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Disposing of a Parent's Household - Part 2

Second part, answer to last week's column on "Disposing of a Parent's Household
It is almost always overwhelming to see a house filled with items and know that you are the one that must figure out what to do with each item. The time factor is significant and often we do not want to spend any more time at this then necessary. Therefore, the temptation is to get a big dumpster and put everything in a landfill. Before you take the easy way out consider the impact. 

Instead take some of the following steps: 
Gift Treasures 

• Family members and friends often will cherish a memento of a loved one.  I have been to three funerals where collections were gifted to attendees, one had bells, the other paper weights, and a third crocheted items.  That was a marvelous way to honor the memory of the departed and redistribute treasures. 
• Start with siblings, grandchildren, and relatives. Take pictures and do some group texting of items available after direct heirs have had their pick. You may be able to clear out more than you think with this crowd. College students need just about everything or teens about to leave the nest. This group could help clear out a kitchen and some furniture.   
• Hold a rummage sale. People love estate sales, and you will sale some of the items that way. There are groups that do it for you or you can do it yourself. 


• Search out churches or not-for-profits that will pick up items and redistribute them directly to those in need. Some of them even come to the house to pick up the items 
• There are always the organizations that have drop off locations for just about anything of use. Load up your vehicle with the remains. 


Make a list of what you have and spread that list around to people you work with, friends, or neighbors. You might be surprised at how much you can get rid of that way. 

One of the largest piles to distribute and recycle is clothing.  Again, think reuse.  Who might wear clothing that an 85-year-old had, look for a nursing home in a disadvantaged area.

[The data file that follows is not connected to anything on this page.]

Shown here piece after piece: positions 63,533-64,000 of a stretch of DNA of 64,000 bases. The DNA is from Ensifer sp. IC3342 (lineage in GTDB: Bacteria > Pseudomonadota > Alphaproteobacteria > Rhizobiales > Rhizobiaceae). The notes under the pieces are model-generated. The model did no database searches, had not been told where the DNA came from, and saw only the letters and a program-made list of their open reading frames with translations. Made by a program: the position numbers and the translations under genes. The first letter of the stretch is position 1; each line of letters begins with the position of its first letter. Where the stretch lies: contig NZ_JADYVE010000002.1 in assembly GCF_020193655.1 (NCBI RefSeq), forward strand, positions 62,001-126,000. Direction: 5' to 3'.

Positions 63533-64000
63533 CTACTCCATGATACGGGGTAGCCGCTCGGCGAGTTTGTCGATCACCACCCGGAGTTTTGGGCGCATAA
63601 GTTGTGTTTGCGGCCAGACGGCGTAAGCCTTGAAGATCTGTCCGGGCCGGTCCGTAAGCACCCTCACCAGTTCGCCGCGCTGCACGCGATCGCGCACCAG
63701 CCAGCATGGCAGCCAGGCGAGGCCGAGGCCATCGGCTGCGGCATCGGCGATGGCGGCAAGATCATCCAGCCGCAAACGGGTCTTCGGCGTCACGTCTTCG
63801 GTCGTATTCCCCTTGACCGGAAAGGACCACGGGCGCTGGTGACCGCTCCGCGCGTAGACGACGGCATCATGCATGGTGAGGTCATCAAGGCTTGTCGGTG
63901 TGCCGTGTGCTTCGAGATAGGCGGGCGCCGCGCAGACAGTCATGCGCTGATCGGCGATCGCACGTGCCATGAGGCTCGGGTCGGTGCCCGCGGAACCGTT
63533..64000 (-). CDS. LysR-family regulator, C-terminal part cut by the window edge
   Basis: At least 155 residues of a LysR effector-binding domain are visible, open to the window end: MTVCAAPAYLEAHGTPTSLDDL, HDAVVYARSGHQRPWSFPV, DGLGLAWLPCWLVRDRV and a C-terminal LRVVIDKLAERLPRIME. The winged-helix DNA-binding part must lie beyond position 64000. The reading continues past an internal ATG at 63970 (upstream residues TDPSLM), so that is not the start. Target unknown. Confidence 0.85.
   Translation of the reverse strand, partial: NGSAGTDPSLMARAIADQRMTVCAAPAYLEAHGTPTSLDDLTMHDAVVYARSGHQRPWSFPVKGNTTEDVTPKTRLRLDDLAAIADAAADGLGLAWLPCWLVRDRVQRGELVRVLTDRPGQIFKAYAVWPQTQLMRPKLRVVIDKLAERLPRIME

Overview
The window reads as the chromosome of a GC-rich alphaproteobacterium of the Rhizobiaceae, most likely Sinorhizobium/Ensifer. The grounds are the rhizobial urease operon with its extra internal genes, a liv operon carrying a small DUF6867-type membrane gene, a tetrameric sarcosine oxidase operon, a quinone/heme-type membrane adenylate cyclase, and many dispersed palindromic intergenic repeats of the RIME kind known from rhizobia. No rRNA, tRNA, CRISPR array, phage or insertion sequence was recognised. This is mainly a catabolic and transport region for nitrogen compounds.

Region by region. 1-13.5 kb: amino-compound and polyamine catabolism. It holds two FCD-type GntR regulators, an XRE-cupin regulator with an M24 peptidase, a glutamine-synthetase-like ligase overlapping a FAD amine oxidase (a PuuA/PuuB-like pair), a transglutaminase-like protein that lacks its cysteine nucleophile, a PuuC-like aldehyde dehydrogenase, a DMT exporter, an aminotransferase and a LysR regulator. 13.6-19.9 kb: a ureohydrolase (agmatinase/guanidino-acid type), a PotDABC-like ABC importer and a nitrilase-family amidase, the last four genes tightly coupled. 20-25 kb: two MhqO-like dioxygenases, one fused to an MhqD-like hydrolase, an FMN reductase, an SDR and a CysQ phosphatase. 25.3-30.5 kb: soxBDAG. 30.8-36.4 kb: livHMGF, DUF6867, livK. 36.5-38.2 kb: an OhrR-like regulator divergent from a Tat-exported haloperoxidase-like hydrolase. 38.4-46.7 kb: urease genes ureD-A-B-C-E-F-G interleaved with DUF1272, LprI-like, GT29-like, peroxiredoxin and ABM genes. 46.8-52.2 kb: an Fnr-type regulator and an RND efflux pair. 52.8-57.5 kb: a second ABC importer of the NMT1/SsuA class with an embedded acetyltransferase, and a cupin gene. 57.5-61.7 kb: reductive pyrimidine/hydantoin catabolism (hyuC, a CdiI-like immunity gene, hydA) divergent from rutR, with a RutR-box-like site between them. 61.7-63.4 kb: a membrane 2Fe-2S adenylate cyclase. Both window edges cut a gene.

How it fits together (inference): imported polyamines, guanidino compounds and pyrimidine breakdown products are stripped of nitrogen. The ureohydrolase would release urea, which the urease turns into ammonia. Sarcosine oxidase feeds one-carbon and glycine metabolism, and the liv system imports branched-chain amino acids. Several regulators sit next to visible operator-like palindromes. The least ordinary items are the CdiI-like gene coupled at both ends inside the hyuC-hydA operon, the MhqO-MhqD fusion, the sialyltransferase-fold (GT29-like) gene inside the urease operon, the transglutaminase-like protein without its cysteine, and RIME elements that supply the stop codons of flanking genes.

Consider how fabric can be reused in another form.  Some people make rag rugs out of old t-shirts and sheets, which is just one idea.  There are hundreds of other ways to reuse fabric, from dusting rags, to potholders, decorative pillows, bibs, napkins, etc.  An online search will reveal many opportunities. 

Ask your neighbors or friends if they are looking for anything, even businesses if they need items, that a house might have.  For instance, tableware for their lunchroom, a vacuum, or a garden hose.  Some people are happy to reuse items. 


• Plan to recycle - Before you start filling a dumpster determine what can be recycled.  
• Every community or County has a recycling program these days and they are not all the same. A quick search on the internet will identify what your parent’s town accepts. Do not assume that the rules match the town you live in as they usually do not.  
• When clearing out cupboards recycle the boxes, cans, and containers only tossing what is actual garbage. It will require that boxes are emptied and collapsed.  The same applies to things in the refrigerator.  You will need to empty jars and rinse.  It takes a little bit more effort, but it is the right thing to do 
• When it comes to appliances, paint, and a variety of other metals and other substances, the internet is your friend. There are scrap metal organizations that will take a variety of metals.  Computers, batteries, light bulbs, all have special ways to recycle for eco-friendly solutions. 


Your last resort should be the dumpster.  There will be things that simply need to become trash.  If you have taken steps to gift, redistribute, reuse, and recycle you will hopefully keep the trash to a minimum. 

Clearing out a home is hard work and takes time.  To do it right will take months.  If you have impatient heirs, task them with some of the work.  For the benefit of those that share this planet do your best to clear things out with as little waste as possible.


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